Some people in Colorado may intend to execute a will someday, but simply never get around to it. Other people may put off executing an estate plan because they don’t want to think about their own death. Whatever the reason, people in Colorado sometimes die without ever executing a will or trust. When this happens, a person’s estate will be passed on to their heirs through the laws of intestate succession.
Intestate succession is the part of the probate process where the heirs are identified and the estate is distributed. If there is no will stating who is to inherit the estate, the state will determine who these heirs should be. If the decedent leaves behind a surviving spouse but no children or parents, then the spouse will receive the entire estate.
In Colorado, a surviving spouse will receive the first $150,000 of the decedent’s estate in addition to 50% of the balance of the estate if the surviving spouse has children from a previous marriage. The decedent’s children will then receive what is left of the estate in equal portions.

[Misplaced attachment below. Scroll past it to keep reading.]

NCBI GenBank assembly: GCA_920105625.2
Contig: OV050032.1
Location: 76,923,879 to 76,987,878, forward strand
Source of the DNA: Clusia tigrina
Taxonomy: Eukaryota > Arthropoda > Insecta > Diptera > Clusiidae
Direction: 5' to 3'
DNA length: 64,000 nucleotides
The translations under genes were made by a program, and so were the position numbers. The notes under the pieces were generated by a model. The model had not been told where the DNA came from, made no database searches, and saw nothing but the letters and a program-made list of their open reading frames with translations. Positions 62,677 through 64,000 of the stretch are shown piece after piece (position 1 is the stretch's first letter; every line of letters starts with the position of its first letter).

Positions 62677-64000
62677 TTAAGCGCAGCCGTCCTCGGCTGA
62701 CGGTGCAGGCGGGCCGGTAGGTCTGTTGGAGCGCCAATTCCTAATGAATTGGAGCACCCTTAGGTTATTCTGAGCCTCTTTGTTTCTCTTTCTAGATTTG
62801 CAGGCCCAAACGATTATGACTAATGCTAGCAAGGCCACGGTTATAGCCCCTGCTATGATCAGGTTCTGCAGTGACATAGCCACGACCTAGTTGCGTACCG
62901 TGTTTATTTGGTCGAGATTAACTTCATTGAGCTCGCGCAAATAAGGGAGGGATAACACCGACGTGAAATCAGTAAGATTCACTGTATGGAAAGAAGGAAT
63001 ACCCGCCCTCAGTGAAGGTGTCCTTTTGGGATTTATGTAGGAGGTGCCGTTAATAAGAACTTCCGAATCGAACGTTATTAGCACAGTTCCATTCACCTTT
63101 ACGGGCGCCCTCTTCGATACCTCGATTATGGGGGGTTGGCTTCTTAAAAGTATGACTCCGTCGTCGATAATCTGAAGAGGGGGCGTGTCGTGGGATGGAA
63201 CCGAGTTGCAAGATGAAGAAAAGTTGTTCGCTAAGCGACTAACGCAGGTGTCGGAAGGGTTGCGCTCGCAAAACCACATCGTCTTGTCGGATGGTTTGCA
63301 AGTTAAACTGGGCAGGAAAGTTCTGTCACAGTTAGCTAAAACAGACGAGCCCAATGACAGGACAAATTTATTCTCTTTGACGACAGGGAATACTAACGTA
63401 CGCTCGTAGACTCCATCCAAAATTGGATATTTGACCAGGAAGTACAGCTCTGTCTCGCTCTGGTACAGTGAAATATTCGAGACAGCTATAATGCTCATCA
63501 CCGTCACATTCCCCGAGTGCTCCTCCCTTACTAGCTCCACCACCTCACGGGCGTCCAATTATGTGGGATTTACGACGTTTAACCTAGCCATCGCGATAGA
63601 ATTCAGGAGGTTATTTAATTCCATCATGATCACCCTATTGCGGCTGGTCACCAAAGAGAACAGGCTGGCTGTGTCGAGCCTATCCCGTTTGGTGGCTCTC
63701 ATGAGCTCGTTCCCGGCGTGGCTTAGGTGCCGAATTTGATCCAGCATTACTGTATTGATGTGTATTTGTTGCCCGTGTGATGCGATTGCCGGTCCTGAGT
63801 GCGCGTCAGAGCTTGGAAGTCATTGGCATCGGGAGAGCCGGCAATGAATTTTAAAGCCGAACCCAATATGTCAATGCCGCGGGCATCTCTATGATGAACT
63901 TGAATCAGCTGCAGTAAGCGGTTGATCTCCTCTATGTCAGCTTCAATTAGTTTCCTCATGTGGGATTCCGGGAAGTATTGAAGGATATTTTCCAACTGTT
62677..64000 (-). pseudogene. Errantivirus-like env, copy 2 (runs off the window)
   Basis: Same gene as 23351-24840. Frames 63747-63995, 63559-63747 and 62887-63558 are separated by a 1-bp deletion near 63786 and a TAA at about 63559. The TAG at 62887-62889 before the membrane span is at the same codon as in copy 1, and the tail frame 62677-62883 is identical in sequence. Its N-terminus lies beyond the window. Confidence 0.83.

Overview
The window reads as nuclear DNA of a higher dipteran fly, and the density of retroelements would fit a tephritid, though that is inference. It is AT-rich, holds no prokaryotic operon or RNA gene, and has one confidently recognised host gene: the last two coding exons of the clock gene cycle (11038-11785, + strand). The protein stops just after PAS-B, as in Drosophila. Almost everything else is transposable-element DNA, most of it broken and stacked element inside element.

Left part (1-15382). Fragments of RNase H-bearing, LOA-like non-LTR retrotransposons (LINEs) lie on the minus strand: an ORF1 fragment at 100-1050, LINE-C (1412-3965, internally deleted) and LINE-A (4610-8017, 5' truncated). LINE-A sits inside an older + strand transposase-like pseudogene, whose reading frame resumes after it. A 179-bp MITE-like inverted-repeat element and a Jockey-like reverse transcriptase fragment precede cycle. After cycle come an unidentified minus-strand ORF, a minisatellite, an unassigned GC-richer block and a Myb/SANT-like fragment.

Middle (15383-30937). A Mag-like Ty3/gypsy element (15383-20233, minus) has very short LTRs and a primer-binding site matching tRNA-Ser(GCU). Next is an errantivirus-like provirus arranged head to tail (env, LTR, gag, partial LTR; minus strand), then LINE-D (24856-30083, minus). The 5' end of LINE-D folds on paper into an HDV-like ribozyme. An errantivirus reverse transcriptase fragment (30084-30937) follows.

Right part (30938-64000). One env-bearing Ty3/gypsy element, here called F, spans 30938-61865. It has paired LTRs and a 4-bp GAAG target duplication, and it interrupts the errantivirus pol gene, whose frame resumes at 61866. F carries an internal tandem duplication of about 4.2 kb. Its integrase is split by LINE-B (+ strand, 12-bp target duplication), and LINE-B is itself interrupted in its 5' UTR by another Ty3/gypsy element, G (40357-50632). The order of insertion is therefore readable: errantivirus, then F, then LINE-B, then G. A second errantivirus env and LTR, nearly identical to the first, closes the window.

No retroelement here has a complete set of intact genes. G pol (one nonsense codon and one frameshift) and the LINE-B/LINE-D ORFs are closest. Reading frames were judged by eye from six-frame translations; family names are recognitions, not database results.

However, if the decedent has a surviving spouse and adult children from a previous marriage, then the surviving spouse will receive the first $100,000 of the estate and the remainder of the estate will be divided equally between the adult children. If the decedent had a child from a previous marriage and that child is a minor, the surviving spouse will receive 50% of the estate and the minor child will receive the other 50%.
While this may seem straightforward at first glance, the laws of intestate succession can be complicated. Because most people have an idea of who they want to inherit their property, they should execute an estate plan during their lifetime.